Frequently Asked Questions (FAQs)
What are pubic lice?
Also called crab lice or "crabs," pubic lice are parasitic insects found primarily in the pubic or genital area of humans. Pubic lice infestation is found worldwide and occurs in all races, ethnic groups, and levels of society.
What do pubic lice look like?
Pubic lice have three forms: the egg (also called a nit), the nymph, and the adult.
Nit: Nits are lice eggs. They can be hard to see and are found firmly attached to the hair shaft. They are oval and usually yellow to white. Pubic lice nits take about 6–10 days to hatch.
Nymph: The nymph is an immature louse that hatches from the nit (egg). A nymph looks like an adult pubic louse but it is smaller. Pubic lice nymphs take about 2–3 weeks after hatching to mature into adults capable of reproducing. To live, a nymph must feed on blood.
Adult: The adult pubic louse resembles a miniature crab when viewed through a strong magnifying glass. Pubic lice have six legs; their two front legs are very large and look like the pincher claws of a crab. This is how they got the nickname "crabs." Pubic lice are tan to grayish-white in color. Females lay nits and are usually larger than males. To live, lice must feed on blood. If the louse falls off a person, it dies within 1–2 days.
Where are pubic lice found?
Pubic lice usually are found in the genital area on pubic hair; but they may occasionally be found on other coarse body hair, such as hair on the legs, armpits, mustache, beard, eyebrows, or eyelashes. Pubic lice on the eyebrows or eyelashes of children may be a sign of sexual exposure or abuse. Lice found on the head generally are head lice, not pubic lice.
Animals do not get or spread pubic lice.
What are the signs and symptoms of pubic lice?
Signs and symptoms of pubic lice include
- Itching in the genital area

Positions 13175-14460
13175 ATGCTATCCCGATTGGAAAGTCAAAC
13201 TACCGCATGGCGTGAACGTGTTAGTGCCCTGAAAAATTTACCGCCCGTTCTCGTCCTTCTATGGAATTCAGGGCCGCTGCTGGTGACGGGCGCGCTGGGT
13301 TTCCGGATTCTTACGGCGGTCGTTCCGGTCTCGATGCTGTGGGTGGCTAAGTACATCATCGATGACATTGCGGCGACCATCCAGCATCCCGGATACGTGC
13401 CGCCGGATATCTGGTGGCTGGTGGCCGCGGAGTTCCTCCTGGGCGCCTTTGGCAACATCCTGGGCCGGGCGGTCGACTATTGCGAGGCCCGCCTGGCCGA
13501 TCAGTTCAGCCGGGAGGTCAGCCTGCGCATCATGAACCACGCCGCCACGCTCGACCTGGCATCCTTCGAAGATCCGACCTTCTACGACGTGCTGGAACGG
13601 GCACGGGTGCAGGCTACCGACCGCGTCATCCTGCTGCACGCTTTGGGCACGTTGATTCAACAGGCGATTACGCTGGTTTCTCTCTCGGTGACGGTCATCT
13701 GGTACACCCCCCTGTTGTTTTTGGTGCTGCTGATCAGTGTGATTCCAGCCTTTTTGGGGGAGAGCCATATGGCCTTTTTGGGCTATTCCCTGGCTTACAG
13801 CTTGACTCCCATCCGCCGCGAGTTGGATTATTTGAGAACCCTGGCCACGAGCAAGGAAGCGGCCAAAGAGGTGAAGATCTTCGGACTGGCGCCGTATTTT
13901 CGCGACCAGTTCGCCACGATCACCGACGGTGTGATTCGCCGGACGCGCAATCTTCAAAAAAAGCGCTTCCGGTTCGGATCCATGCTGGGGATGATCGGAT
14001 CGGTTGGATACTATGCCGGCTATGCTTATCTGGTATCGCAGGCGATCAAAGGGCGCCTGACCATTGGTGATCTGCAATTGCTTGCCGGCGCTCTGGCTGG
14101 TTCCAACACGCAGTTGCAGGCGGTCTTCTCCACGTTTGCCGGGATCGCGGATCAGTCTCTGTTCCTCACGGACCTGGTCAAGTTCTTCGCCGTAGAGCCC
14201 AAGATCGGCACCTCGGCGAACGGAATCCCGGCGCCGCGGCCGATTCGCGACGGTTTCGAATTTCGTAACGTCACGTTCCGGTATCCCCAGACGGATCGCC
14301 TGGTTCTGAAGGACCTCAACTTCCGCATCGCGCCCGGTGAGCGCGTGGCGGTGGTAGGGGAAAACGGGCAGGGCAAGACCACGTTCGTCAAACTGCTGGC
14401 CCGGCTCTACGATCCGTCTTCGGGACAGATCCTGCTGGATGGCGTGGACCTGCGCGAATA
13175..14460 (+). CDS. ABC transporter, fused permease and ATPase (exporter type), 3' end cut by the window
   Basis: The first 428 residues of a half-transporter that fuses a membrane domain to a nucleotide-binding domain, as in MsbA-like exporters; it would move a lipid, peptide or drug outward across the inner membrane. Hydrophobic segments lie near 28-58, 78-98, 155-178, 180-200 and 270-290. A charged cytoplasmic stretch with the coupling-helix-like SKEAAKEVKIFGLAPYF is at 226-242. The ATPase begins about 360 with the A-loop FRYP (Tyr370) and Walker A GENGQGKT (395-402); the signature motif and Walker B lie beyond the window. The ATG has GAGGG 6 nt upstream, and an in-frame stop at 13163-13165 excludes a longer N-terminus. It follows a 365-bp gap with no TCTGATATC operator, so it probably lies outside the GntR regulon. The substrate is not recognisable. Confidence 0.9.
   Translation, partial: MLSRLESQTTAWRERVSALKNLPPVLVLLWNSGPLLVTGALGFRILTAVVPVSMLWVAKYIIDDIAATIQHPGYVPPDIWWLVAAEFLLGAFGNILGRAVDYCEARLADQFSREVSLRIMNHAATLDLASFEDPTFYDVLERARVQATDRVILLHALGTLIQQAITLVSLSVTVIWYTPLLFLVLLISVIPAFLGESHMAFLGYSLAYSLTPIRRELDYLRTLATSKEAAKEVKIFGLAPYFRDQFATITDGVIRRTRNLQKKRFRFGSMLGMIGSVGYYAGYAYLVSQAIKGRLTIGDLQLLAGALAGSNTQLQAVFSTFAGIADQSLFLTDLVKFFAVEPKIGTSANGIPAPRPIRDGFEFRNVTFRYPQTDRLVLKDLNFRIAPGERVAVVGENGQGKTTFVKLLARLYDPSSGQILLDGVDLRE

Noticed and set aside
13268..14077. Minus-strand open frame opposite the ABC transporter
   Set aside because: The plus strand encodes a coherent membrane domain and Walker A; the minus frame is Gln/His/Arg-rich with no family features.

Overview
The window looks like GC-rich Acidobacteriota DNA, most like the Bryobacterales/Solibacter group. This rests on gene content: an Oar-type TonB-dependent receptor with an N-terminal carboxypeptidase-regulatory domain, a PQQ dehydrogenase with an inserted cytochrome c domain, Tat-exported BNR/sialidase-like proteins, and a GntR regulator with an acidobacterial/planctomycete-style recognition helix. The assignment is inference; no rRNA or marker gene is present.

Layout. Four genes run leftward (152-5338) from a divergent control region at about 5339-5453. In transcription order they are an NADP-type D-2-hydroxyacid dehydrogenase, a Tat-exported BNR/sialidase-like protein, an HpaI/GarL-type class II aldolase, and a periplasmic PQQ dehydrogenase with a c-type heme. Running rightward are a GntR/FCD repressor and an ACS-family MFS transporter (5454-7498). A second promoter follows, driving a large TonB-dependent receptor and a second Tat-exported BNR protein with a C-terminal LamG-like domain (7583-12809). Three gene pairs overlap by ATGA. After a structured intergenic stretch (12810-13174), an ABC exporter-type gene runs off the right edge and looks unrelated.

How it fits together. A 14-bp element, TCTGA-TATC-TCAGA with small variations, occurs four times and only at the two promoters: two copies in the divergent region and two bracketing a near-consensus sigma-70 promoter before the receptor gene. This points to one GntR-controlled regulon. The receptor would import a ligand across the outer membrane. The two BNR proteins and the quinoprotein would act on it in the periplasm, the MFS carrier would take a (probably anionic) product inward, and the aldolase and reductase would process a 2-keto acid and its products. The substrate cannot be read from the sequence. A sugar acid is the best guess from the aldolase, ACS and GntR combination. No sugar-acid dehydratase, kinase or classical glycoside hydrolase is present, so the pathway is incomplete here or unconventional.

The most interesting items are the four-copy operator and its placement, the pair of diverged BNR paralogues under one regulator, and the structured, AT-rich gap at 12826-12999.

- Visible nits (lice eggs) or crawling lice
How did I get pubic lice?
Pubic lice usually are spread through sexual contact and are most common in adults. Pubic lice found on children may be a sign of sexual exposure or abuse. Occasionally, pubic lice may be spread by close personal contact or contact with articles such as clothing, bed linens, or towels that have been used by an infested person. A common misconception is that pubic lice are spread easily by sitting on a toilet seat. This would be extremely rare because lice cannot live long away from a warm human body and they do not have feet designed to hold onto or walk on smooth surfaces such as toilet seats.
Persons infested with pubic lice should be examined for the presence of other sexually transmitted diseases.
How is a pubic lice infestation diagnosed?
A pubic lice infestation is diagnosed by finding a "crab" louse or egg (nit) on hair in the pubic region or, less commonly, elsewhere on the body (eyebrows, eyelashes, beard, mustache, armpit, perianal area, groin, trunk, scalp). Pubic lice may be difficult to find because there may be only a few. Pubic lice often attach themselves to more than one hair and generally do not crawl as quickly as head and body lice. If crawling lice are not seen, finding nits in the pubic area strongly suggests that a person is infested and should be treated. If you are unsure about infestation or if treatment is not successful, see a health care provider for a diagnosis. Persons infested with pubic lice should be investigated for the presence of other sexually transmitted diseases.
Although pubic lice and nits can be large enough to be seen with the naked eye, a magnifying lens may be necessary to find lice or eggs.
How is a pubic lice infestation treated?
See our Treatment page.
This information is not meant to be used for self-diagnosis or as a substitute for consultation with a health care provider. If you have any questions about the parasites described above or think that you may have a parasitic infection, consult a health care provider.
- Page last reviewed: September 24, 2013
- Page last updated: September 24, 2013
- Content source:
- Global Health - Division of Parasitic Diseases and Malaria
- Notice: Linking to a non-federal site does not constitute an endorsement by HHS, CDC or any of its employees of the sponsors or the information and products presented on the site.